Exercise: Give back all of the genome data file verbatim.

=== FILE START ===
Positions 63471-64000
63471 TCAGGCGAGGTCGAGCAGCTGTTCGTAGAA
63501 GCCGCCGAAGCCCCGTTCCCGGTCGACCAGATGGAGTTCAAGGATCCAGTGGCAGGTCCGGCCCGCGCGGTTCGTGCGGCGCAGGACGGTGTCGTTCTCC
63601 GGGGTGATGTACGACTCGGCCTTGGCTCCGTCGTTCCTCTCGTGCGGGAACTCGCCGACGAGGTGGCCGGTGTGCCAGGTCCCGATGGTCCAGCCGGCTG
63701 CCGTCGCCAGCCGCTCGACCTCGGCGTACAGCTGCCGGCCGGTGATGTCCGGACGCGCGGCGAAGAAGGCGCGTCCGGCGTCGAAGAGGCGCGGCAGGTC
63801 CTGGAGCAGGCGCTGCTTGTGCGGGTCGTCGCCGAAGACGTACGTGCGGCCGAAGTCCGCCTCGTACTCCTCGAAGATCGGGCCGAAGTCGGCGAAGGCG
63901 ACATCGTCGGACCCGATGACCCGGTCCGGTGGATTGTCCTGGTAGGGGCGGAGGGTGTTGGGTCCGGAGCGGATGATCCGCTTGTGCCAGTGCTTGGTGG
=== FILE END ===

Positions 63471-64000
63471 TCAGGCGAGGTCGAGCAGCTGTTCGTAGAA
63501 GCCGCCGAAGCCCCGTTCCCGGTCGACCAGATGGAGTTCAAGGATCCAGTGGCAGGTCCGGCCCGCGCGGTTCGTGCGGCGCAGGACGGTGTCGTTCTCC
63601 GGGGTGATGTACGACTCGGCCTTGGCTCCGTCGTTCCTCTCGTGCGGGAACTCGCCGACGAGGTGGCCGGTGTGCCAGGTCCCGATGGTCCAGCCGGCTG
63701 CCGTCGCCAGCCGCTCGACCTCGGCGTACAGCTGCCGGCCGGTGATGTCCGGACGCGCGGCGAAGAAGGCGCGTCCGGCGTCGAAGAGGCGCGGCAGGTC
63801 CTGGAGCAGGCGCTGCTTGTGCGGGTCGTCGCCGAAGACGTACGTGCGGCCGAAGTCCGCCTCGTACTCCTCGAAGATCGGGCCGAAGTCGGCGAAGGCG
63901 ACATCGTCGGACCCGATGACCCGGTCCGGTGGATTGTCCTGGTAGGGGCGGAGGGTGTTGGGTCCGGAGCGGATGATCCGCTTGTGCCAGTGCTTGGTGG